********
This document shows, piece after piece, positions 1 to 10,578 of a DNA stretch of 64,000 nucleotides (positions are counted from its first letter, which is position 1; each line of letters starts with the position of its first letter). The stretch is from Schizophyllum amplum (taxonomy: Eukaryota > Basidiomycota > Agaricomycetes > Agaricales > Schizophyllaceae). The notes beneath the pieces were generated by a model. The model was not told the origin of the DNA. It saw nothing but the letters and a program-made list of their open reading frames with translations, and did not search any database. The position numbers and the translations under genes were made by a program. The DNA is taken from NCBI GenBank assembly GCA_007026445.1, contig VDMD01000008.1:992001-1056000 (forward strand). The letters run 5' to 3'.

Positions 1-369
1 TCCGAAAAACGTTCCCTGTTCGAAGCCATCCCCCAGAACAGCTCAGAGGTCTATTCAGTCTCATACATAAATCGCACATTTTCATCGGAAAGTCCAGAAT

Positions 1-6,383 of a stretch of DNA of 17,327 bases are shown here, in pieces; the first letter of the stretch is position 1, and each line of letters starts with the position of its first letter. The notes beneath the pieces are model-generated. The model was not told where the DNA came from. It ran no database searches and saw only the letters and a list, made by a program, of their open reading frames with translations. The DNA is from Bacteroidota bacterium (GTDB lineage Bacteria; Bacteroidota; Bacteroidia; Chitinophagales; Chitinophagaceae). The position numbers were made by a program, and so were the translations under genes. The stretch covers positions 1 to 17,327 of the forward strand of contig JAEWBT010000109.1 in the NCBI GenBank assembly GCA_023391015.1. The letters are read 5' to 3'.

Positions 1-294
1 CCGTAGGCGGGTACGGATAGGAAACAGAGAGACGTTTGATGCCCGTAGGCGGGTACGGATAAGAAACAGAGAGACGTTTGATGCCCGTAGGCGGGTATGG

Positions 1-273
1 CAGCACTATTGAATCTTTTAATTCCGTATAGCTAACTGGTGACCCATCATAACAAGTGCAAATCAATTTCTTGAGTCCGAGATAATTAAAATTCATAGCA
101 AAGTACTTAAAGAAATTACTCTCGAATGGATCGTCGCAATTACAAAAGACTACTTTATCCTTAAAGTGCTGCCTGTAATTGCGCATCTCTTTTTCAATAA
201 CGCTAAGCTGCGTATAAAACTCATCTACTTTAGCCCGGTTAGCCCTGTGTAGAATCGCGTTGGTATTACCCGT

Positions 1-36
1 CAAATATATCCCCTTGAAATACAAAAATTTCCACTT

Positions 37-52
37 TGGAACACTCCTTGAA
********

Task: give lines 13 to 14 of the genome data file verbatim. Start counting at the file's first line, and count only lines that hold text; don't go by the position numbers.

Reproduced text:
Positions 37-52
37 TGGAACACTCCTTGAA